Kahlin Wacker1, Gaylon S. Campbell1 and Leonardo Daniel Rivera2, (1)Decagon Devices, Inc., Pullman, WA (2)METER, Pullman, WA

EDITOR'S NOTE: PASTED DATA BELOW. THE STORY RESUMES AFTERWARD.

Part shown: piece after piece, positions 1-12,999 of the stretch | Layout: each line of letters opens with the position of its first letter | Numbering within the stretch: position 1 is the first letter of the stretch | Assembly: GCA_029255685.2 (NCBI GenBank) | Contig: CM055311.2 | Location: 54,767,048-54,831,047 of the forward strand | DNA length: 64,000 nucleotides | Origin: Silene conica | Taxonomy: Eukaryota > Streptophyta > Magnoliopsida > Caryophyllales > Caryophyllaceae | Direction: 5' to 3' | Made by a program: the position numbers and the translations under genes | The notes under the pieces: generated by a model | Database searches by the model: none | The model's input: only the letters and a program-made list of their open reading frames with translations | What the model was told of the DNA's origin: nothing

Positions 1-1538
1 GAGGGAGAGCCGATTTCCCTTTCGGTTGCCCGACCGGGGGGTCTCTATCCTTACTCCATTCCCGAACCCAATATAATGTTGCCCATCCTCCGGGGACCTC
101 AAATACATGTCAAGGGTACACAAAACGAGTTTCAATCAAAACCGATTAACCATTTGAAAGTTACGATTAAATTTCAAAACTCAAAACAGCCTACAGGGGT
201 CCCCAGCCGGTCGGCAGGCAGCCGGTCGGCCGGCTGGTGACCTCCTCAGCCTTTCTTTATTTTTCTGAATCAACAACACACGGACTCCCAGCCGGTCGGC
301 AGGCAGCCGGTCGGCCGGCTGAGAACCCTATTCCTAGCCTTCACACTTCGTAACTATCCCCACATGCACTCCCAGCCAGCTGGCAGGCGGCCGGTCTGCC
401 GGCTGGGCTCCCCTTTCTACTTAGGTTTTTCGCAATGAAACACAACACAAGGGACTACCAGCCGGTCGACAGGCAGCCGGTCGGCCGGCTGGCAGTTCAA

Traditional methods for determining field saturated hydraulic conductivity (Kfs) based on infiltration measurements require numerous factors to correct for three-dimensional flow. Analysis for determining Kfs employs numerically determined shape factors for ring radius, depth of ring insertion, ponding depth, and soil hydraulic properties. The correction factor for soil hydraulic properties are typically pulled from a table based on soil capillary length. Significant error can occur in the calculation of Kfs when the correction factor is large and infiltration is low. Using a dual-head infiltration measurement and methods proposed by Reynolds and Elrick (1990) for analysis of steady flow from a ponded infiltration in a single ring, we can reduce the error by eliminating the need to use soil capillary length as a correction factor in analysis. With any infiltration study, this method will require constant monitoring and user intervention to change the water levels and can take hours to complete a single measurement. There is also a lag time between changing the different water levels, especially in low conductivity soils. An automated infiltrometer capable of producing variable hydraulic head conditions without actually varying the water depth has been developed in our lab. The infiltrometer has been used successfully to determine Kfs under field conditions and shows great promise to be an easier to use accurate tool for measuring Kfs. Reducing the amount of monitoring needed would allow a person to run multiple infiltrometers at one time getting a better quantification of spatial variability.